Here’s the thing: Nick Hakim is an exceptional singer. He has soul, conviction and a quiver in his voice that adds flourish and piercing emotion. “If there’s a God, I wonder what she looks like/I bet she looks like you” is one of the single best pieces of lyric writing this year, this decade and maybe even this century.

And yet, Hakim’s singing is only half of what’s going on here. The song’s stunning, hypnotic arrangement – a spiral into darkness, a descent into the ether – is some of the most sour, stinging soul music you’re likely to encounter.

-David James Young


Kendrick Lamar – ‘FEAR.’

DAMN. is an album of bombastic momentum, where Kendrick’s words and ideas duck and weave in rapid-fire. Which is why, as the album’s longest and slowest song, ‘FEAR.’ doesn’t necessarily stick out on first listen. But oh, how it unfurls.

‘FEAR.’ recalls moments from throughout Kendrick’s best work – from good kid, m.A.A.d city’s gangland adolescence, through To Pimp A Butterfly’s grapples with fame and its ramifications, to the rest of DAMN.’s shapeshifting flow. But he’s never sounded this vulnerable.

Fear is so often thought of as a visceral reaction, but here it’s slowed down to the languid haze of The Alchemist’s west-coast beat and methodically outlined across three decades, making for one of the most haunting, profound pieces in Kendrick’s ongoing winning streak.

-Adam Lewis


Chelsea Wolfe – ’16 Psyche’

California-born Chelsea Wolfe’s musical evolution is continuous and clear: Bigger. Darker. Louder. Heavier.

‘16 Psyche’ is the formidable lead single for forthcoming album Hiss Spun. Recorded in Salem, Massachusetts, with Converge’s Kurt Ballou, acoustic strums are but a dusty memory on her heaviest, doomiest song to date. Anchored by menacing distortion and percussive booms, an arresting melody soars above the wailing guitar of Queens Of The Stone Age’s Troy Van Leeuwen.

With each album – particularly 2015’s stunning Abyss – Wolfe further explores her vast, shadowy void. Her haunting howl bounces off cacophonous walls like a shrill, falling angel. There is so much beauty in her darkness.

-Lauren Ziegler


Vince Staples – ‘BagBak’

Prison system broken, racial war commotion /Until the president get ashy, Vincent won’t be votin’

Two weeks after Donald Trump’s inauguration Vince Staples dropped ‘BagBak’: a short, fast and angry manifesto that flipped mainstream artistic response to the US election on its head.

Staples’ isn’t just taking aim at Trump (the easy way to inject politics into your music in 2017,) he’s letting loose on the entire system. On top of a heavy, Detroit techno inspired beat Staples punches out line after line on what it means to be black in America, traversing police shootings, urban gentrification and the need for more “Tamikas and Shaniquas” in the Oval Office.

Echoing the subtext of the year’s best film, Get Out, Staples declares “Obama ain’t enough for me, we only getting started,” before finishing the track by telling the one percent to “suck a dick”.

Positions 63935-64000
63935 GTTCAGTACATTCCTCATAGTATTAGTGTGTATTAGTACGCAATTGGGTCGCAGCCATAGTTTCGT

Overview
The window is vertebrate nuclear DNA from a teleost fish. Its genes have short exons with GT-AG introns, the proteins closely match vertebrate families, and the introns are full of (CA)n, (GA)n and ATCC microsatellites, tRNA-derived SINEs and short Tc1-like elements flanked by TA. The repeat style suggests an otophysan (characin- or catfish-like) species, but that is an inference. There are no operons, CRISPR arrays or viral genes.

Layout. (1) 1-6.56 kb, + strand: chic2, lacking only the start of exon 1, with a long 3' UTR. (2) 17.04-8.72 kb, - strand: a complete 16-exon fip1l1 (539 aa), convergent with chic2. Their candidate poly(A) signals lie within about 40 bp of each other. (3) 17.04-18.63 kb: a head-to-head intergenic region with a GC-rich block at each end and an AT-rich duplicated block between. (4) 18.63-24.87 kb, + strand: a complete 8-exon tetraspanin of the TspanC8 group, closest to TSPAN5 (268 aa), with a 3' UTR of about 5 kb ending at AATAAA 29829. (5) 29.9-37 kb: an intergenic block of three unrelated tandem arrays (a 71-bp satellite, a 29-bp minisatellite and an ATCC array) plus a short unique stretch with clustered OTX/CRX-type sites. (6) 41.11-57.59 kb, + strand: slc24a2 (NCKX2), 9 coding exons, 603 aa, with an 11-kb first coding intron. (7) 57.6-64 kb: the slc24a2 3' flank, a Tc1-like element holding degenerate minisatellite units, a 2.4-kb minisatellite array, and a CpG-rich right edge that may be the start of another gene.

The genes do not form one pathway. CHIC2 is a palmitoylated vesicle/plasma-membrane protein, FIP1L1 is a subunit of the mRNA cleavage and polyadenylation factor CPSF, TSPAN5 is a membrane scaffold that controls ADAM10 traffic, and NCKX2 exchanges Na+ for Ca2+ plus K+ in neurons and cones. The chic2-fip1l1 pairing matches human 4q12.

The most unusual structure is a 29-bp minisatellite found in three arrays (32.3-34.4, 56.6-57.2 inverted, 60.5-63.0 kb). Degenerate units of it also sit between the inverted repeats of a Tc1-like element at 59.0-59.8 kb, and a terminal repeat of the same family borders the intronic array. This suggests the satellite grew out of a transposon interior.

It’s a raw, heavy banger with a more nuanced political message than anything you’ll read in The New York Times or Washington Post. Get on it.

-Osman Faruqi


Carly Rae Jepsen – ‘Cut To The Feeling’

Regardless of what she names her albums, Carly Rae Jepsen has never actually been one to confront emotions — particularly love — head on.

Rather, Jepsen writes about love as if it’s always just out of reach. She’s always just about to fall in love (‘Run Away With me’, ‘Call Me Maybe’, ‘EMOTION’), or just about to walk away (‘Store’, ‘Cry’) — we’ve never witnessed her in the full grip of it. Her ability to strike so accurately at the spaces that bookend a relationship is what makes her writing so compelling, powerful and singular.

Which makes ‘Cut To The Feeling’ – an off cut from the EMOTION sessions — almost an in joke for Jepsen. Here, over bombastic synths and galloping drums, she confesses her desire to finally stop living in the prelude, and instead begs someone to “take [her] to emotion.”

And sure, the love isn’t quite there yet — will it ever be? — but Jepsen whips up so much pop euphoria that even the prospect of it feels just as good.

-Jules LeFevre


Mabel – ‘Ride Or Die’

It’s a little too easy to introduce 21-year-old R&B talent Mabel via her supremely musical mum and dad: rapper/singer Neneh Cherry and Massive Attack producer Cameron McVey. (Look, I just did it.)

Luckily Mabel has much more going for her than a pair of trip-hop innovators for parents. Beginning with her slinky breakout singles ‘My Boy My Town’ and ‘Know Me Better’, she’s taken a careful, slow-burning path, with a ’90s-influenced vibe that never feels derivative.

Mabel’s recent Bedroom EP is the best showcase yet of her clear-eyed songwriting and expressive vocals, which convey a lot with minimal flashiness. ‘Finders Keepers’ featuring Kojo Funds is the EP’s deserved cult hit, but ‘Ride Or Die’ is the Mabel jam I can’t seem to overplay.

-Jack Tregoning